Currency converter
All news
News Search Topics
Use filter
You can filter your feed,
by choosing only interesting

Prosecutor General's Office asks the Supreme Court to uphold CEC's decision and not register Yavlinsky as presidential candidate

February 08, 2012, 16:47 UTC+3

Supreme Court is asked to uphold the CEC's decision to deny registration to Yavlinsky

1 pages in this article


MOSCOW, February 8 (Itar-Tass) — Prosecutor General's Office representative Larisa Stepanova asked the Supreme Court to uphold the decision by the Central Election Commission (CEC) to deny registration to Grigory Yavlinsky as a candidate in the presidential election.

"I ask not to meet the plaintiff's demand," Stepanov said at a session of the Supreme Court on Wednesday.

The law clearly states that the information on voters must be entered by hand, and that in case of entering the information by other means, the signatures are invalidated.

She reminded that the testimony of the experts in court shows that the photos of handwritten lists cannot be regarded as valid, and, therefore, their annulment was legitimate.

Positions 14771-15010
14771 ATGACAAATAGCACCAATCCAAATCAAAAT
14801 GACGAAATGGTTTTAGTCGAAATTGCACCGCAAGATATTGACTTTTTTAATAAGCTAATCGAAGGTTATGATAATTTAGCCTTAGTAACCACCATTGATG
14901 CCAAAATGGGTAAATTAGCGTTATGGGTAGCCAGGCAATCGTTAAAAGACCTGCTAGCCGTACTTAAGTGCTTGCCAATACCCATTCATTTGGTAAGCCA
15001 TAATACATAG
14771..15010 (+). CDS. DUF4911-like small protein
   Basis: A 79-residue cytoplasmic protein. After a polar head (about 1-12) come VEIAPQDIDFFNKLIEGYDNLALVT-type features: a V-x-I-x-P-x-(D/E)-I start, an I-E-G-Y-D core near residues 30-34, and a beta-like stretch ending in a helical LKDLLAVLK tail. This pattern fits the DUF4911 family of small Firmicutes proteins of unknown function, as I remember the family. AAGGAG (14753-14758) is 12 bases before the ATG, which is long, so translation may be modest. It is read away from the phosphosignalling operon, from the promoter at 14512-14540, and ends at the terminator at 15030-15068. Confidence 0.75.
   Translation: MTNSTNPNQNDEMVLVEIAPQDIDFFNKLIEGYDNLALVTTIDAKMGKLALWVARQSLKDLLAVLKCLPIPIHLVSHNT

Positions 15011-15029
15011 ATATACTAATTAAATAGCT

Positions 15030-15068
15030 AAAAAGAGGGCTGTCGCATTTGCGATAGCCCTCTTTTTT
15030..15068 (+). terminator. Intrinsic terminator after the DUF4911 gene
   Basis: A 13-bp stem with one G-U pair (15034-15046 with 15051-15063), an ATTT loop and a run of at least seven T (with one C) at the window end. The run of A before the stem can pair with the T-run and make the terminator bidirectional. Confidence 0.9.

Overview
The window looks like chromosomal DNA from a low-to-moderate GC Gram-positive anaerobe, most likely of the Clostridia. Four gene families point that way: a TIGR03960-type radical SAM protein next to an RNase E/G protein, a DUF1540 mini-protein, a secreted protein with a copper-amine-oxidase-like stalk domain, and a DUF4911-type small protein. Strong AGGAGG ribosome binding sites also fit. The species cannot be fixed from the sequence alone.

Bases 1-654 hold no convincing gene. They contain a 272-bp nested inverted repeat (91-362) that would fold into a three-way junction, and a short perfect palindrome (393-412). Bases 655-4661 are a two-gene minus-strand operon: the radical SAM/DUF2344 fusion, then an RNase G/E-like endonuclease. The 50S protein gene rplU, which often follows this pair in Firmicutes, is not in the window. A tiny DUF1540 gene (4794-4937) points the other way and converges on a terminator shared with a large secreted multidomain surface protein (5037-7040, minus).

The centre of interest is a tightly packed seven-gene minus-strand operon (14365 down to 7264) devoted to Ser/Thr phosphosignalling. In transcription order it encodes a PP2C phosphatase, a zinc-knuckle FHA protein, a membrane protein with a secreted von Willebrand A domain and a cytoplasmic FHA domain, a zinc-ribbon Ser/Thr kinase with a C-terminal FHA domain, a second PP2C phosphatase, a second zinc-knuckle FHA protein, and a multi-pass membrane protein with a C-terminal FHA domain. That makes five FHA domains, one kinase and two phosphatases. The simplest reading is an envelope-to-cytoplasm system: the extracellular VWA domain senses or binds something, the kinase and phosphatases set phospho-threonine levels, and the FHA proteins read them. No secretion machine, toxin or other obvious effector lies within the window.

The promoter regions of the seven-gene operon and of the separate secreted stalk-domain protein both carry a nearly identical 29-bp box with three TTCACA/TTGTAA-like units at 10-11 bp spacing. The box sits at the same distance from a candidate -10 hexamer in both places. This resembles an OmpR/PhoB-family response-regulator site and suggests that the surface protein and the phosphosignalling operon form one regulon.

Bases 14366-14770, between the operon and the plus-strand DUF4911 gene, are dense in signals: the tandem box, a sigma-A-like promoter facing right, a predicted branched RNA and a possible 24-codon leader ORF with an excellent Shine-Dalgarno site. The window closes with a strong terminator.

There court has no reasons to believe that the CEC, while denying registration to Yavlinsky, misconstrued the law.

CEC member Dmitry Voronin supported this position. He noted that electrography is a copy, not the original of a document. The law clearly defines the registration procedure, especially for presidential election.

"There has not been a single case in the entire history of elections where copies were offered instead of signature lists; they might be called "clones," but they were not the originals anyway," Voronin underlined.

The CEC representative said that after a check of signatures in support of Yavlinsky's candidacy, two more fake signatures were exposed: "the first in the Orel region, where a notary’s signature was faked and the second case is that I found my own signature which I never put."

Of the two million signatures, the CEC auditors selected 600,000, of which 153,938 were recognized as invalid.

Yavlinsky's representative Boris Moiseyev claimed that the CEC had misinterpreted the regulations on signature lists. "Neither the election law, nor the law on the basic guarantees of voting rights contain a ban on the use of /signature/ lists in electronic form. Even the Federal Tax Service has used electronic forms for accountability since the beginning of this year," Moiseyev insisted.

However, Moiseyev could not answer where the originals of the signature lists were.

Show more
In other media
Partner News